Workload and client expectations are by far the biggest causes of stress for lawyers
60% of stressed solicitors say volume of work is the problem; 42% cite client expectations.
A survey by the Law Society has found that workload and client expectations are by far the biggest causes of stress for lawyers. 60% of solicitors suffering from “negative stress” — a condition which affects the vast majority of the profession — said the amount of work they had to do was the cause of their troubles, while 42% blamed demanding clients.
The next biggest triggers among the 2,226 solicitors surveyed — who were selected randomly from practising certificate holders — were “number of hours” (18%), “lack of support/resources” (13%), “managing the business” (13%) and “relationships with colleagues” (9%).
Interestingly, the much-talked about changes to the legal market, which include the legal aid cuts and the rise of Alternative Business Structures (ABS), only accounted for stress among 8% of practising certificate holders. The full breakdown of reasons can be viewed in the graph below.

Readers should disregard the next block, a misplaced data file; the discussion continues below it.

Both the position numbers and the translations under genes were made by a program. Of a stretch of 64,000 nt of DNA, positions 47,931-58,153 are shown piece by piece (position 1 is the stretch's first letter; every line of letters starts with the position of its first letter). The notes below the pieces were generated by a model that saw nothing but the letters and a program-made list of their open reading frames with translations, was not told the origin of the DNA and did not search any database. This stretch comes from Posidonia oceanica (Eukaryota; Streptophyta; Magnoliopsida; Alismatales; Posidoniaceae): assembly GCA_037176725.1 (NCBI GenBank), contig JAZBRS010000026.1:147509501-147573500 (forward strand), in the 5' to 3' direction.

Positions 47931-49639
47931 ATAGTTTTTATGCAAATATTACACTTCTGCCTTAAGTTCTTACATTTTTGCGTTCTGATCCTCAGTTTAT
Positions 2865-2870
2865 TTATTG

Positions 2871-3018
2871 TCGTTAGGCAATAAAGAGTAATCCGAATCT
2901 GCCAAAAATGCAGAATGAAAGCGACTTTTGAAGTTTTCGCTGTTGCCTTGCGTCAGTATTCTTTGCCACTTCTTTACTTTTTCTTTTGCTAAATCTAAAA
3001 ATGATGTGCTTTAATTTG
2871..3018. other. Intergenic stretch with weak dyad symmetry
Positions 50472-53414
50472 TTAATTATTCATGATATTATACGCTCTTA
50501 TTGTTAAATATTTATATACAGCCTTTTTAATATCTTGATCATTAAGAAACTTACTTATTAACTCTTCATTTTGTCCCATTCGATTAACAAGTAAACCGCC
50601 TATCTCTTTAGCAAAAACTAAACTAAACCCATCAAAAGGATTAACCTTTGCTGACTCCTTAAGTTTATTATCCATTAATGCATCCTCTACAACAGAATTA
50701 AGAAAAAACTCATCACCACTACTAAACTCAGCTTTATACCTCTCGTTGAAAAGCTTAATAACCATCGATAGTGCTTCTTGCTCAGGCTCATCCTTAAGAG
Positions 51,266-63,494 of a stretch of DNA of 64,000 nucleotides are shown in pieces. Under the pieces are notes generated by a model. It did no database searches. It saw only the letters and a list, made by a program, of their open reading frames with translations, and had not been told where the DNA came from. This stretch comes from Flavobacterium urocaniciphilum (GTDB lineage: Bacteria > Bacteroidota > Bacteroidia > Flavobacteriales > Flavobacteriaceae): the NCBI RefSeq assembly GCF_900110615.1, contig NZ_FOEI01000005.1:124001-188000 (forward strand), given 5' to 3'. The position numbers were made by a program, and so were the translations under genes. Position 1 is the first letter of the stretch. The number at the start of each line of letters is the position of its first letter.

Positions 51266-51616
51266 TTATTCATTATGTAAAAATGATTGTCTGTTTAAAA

The endemic nature of stress in the legal profession was underlined with the finding that 95% of those surveyed reported experiencing “negative stress” in their working lives due to one reason or another. However, only 16% said they suffered from “severe” or “extreme” levels of stress at work. According to Bupa, stress affects just one in five people of the overall working population.
Interestingly, levels of stress generally rose with age, with those in the 41-50 bracket worst affected. 21% in that group experienced extreme stress, as opposed to just 13% in the under 40 bracket.
According to the survey, these high stress levels have translated into above-average absences from work. Solicitors took six days sick leave over the past 12 months, more than the 4.4 days taken by employees in the UK generally in 2013. The figure would have been even higher if there wasn’t such a strong culture of presenteeism in law, with 45% of those surveyed reporting having gone in to work when sick leave should have been taken.
Stress was predominately viewed as a medical problem, rather than a social or environmental one. Two-fifths of those surveyed indicated that they would seek help with stress from their doctor rather than people at work, such as their boss or their organisation’s HR department.
There are several Law Society-funded initiatives that help lawyers with stress. They can be contacted on the numbers below.
Law Society Pastoral Care Helpline — 020 7320 5795
Solicitors Benevolent Association — 020 8675 6440
Solicitors Assistance Scheme — 020 7117 8811
LawCare — 0800 279 6888
The full report can be viewed here.